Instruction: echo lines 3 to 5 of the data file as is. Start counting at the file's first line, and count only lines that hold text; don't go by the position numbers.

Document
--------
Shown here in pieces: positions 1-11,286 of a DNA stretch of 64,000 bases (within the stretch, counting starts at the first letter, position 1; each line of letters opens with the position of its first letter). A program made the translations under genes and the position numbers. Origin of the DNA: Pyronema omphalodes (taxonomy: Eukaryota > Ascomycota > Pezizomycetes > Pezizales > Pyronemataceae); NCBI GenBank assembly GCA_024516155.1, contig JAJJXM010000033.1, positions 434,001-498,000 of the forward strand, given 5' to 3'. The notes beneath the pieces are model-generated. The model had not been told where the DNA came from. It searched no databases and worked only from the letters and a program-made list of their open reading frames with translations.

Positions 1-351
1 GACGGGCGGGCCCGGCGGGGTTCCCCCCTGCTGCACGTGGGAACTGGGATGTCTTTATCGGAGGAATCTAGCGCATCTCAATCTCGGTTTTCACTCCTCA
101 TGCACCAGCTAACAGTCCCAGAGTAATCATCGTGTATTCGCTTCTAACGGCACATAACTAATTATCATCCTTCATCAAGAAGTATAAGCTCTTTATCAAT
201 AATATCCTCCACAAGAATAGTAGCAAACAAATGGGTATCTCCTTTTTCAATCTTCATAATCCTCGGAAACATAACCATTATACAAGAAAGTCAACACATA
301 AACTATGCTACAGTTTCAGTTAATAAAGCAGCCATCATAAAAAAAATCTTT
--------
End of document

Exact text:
1 GACGGGCGGGCCCGGCGGGGTTCCCCCCTGCTGCACGTGGGAACTGGGATGTCTTTATCGGAGGAATCTAGCGCATCTCAATCTCGGTTTTCACTCCTCA
101 TGCACCAGCTAACAGTCCCAGAGTAATCATCGTGTATTCGCTTCTAACGGCACATAACTAATTATCATCCTTCATCAAGAAGTATAAGCTCTTTATCAAT
201 AATATCCTCCACAAGAATAGTAGCAAACAAATGGGTATCTCCTTTTTCAATCTTCATAATCCTCGGAAACATAACCATTATACAAGAAAGTCAACACATA